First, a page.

For every one who sees a beautifully made lute, and considers the skill with which it has been fitted together and arranged, or who hears its melody, would think of none but the lutemaker, or the luteplayer, and would recur to him in mind, though he might not know him by sight. And thus to us also is manifested that which made and moves and preserves all created things, even though He be not comprehended by the mind. And very wanting in sense is he who will not willingly go thus far in following natural proofs.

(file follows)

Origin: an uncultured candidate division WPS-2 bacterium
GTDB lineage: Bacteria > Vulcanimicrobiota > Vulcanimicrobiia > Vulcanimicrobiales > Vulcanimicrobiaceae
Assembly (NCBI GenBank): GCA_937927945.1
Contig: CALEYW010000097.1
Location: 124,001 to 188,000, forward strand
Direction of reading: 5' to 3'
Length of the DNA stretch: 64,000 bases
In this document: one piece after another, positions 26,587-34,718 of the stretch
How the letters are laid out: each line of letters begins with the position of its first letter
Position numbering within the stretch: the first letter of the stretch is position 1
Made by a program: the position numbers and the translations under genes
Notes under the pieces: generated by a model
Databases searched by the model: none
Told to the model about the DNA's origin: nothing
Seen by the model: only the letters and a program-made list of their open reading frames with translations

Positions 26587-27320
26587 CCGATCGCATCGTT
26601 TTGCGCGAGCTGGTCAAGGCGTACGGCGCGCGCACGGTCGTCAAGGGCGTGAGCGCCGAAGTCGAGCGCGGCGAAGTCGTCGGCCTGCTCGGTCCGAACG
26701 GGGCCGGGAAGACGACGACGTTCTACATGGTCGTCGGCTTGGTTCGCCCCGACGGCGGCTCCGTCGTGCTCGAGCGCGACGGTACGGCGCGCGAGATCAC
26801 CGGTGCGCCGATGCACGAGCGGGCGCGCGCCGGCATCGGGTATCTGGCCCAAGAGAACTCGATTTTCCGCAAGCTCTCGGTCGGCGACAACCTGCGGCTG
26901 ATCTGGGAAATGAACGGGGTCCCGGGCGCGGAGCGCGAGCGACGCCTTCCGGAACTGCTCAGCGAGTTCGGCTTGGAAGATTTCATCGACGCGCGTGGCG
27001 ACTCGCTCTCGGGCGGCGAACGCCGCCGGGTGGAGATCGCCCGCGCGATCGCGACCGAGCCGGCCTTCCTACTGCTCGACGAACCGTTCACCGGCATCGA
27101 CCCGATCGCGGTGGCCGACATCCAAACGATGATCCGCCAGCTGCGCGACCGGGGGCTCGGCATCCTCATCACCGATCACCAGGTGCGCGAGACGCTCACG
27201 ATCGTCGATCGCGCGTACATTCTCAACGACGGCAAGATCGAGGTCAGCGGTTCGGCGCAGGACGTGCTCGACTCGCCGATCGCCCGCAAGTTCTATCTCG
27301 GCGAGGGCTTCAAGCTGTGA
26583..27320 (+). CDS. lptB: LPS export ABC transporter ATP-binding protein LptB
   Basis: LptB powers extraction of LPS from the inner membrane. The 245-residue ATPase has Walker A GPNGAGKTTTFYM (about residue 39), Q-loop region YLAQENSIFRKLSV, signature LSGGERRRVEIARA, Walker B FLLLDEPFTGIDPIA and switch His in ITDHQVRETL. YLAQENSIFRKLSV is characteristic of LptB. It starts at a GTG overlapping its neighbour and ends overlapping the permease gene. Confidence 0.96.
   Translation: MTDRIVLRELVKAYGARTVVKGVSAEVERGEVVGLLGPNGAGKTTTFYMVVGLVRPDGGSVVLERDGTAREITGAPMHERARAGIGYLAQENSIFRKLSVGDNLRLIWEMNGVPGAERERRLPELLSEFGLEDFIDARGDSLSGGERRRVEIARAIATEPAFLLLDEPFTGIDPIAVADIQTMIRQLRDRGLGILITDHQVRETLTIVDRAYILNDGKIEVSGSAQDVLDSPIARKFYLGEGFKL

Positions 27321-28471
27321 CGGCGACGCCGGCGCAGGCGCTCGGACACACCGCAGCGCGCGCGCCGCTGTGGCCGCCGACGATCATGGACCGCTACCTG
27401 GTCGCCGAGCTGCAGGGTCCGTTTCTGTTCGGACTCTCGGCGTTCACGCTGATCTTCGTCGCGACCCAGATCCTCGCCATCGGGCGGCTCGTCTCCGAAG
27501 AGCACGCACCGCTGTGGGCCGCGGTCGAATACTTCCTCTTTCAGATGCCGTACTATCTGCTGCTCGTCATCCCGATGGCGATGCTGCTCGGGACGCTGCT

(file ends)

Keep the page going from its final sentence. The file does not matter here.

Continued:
Gregory of Nazianzus, The Second Theological Oration, 288—301 in The Nicene and Post-Nicene Fathers of the Christian Church, 2nd series, vol. 7, eds. P. Schaff and H. Wace (Grand Rapids, Mich.: Eerdmans, 1989), 290.
From Dembski, W. A. (2002). No free lunch: Why specified complexity cannot be purchased without intelligence. Lanham, MD: Rowman & Littlefield, p. 374 (note 35).